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November jobs report: Labor force participation increases to 61.8%

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Yahoo Finance's Emily McCormick breaks down the sector employment numbers in the November jobs report.

Video transcript

JULIE HYMAN: Let's discuss the jobs report itself in more detail. our Emily McCormick has been going through the report, as she always does, with a finetooth comb. Emily, give us the highlights here in what stands out to you.

EMILY MCCORMICK: Well, Julie, it's certainly worth reiterating those headline figures that we got out from the Labor Department's November jobs report here. And it was a mixed report this morning on the state of the labor markets recovery. The US economy adding back fewer jobs than expected in November, while the unemployment rate fell further than expected to the lowest level since February 2020. But taking a look here at these main numbers, non-farm payrolls growing by 210,000 during the month. That was less than half the 550,000 expected, whereas the unemployment rate was down to 4.2%, better than the 4 and 1/2% expected and the 4.6% we saw in October.

Now, this was the 11th straight month that we've seen net payroll gains in the economy. But we did see that pace of hiring slow, especially in the service sector, where much of the job growth had been previously concentrated earlier on this year. But specifically, we saw leisure and hospitality employers adding back just 23,000 payrolls last month, after October's increase of 170,000. And if we take a look at retail trade, those employers actually shed payrolls on net, with these down by more than 20,000 after job gains of nearly 40,000 in each of October and September.

Now the slowdown was also seen in the goods producing sector. And specifically, I want to highlight motor vehicle and parts employers, which shed more than 10,000 positions after adding back 19,300 payrolls in October. Now, even though the overall payroll gains did slow in the November jobs report and did come in below expectations, I do also want to highlight that we did see job growth get upwardly revised in each of October and September by a combined 82,000 more than what had been previously reported for these two months.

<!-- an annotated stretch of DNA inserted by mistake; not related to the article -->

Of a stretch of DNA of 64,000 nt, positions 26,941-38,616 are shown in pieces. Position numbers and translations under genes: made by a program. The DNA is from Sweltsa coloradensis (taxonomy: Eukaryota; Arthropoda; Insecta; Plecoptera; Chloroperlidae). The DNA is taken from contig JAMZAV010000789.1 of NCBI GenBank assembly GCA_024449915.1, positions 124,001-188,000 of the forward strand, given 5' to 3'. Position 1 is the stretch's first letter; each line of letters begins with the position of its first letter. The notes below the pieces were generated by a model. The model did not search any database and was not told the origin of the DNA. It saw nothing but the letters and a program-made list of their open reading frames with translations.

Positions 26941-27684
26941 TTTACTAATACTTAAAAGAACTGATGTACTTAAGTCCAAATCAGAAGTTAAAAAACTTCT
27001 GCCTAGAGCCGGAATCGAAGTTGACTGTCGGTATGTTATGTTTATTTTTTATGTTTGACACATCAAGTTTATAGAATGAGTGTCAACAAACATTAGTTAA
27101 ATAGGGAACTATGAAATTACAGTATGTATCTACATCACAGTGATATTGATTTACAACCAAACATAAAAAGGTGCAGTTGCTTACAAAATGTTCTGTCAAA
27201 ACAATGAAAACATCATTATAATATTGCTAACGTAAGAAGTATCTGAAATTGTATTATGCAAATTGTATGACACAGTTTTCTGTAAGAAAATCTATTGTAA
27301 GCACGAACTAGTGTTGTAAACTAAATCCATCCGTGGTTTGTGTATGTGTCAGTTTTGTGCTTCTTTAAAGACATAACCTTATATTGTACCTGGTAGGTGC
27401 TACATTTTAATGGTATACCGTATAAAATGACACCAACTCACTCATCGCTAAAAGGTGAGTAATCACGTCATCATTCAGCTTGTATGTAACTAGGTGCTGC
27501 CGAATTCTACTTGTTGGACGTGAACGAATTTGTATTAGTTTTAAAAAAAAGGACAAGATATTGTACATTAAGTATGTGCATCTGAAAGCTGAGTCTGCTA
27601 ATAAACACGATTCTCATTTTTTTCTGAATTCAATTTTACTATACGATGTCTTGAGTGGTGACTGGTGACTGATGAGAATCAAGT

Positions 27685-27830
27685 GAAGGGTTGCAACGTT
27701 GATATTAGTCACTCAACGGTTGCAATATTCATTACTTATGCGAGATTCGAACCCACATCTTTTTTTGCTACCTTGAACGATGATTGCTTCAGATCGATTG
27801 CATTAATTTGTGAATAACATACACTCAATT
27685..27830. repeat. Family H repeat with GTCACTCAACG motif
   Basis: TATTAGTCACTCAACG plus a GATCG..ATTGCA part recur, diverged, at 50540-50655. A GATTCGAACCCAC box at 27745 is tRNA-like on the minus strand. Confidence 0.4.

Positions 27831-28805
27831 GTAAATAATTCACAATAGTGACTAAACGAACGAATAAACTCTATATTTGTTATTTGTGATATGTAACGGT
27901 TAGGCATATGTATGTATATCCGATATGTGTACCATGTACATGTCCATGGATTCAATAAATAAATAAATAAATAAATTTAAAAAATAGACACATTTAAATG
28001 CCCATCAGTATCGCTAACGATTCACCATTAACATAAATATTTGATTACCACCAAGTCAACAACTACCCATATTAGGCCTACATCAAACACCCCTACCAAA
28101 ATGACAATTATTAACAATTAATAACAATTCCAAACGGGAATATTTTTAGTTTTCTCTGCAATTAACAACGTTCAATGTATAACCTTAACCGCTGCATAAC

But in terms of elsewhere in this jobs report, definitely a positive trend again in terms of the unemployment rate and also on labor force participation, where we saw that rate actually tick up more than expected to reach 61.8% versus the 61.6% in October, although we should also note that the civilian labor force was still down by about 2.4 million participants, compared to February 2020 levels.

And then finally, I want to give a quick overview of what we saw in terms of average hourly earnings. Still coming in hotter than we'd seen before the pandemic, but slightly cooler than many economists had been expecting. On a year over year basis, we saw those rise by 4.8% to match the rate that we saw in October, but come in below the 5% increase that we saw during the previous month. So, overall, a mixed bag here for the November jobs report, and a lot for market participants and policy makers to be digesting here. But overall, especially focusing in on that unemployment rate. That really was the bright spot here if we think about this overall big picture for the job market. Guys.

JULIE HYMAN: Emily, thank you so much. Really comprehensive look there at what we learned from this jobs report and what we still have questions about as well. Appreciate it.

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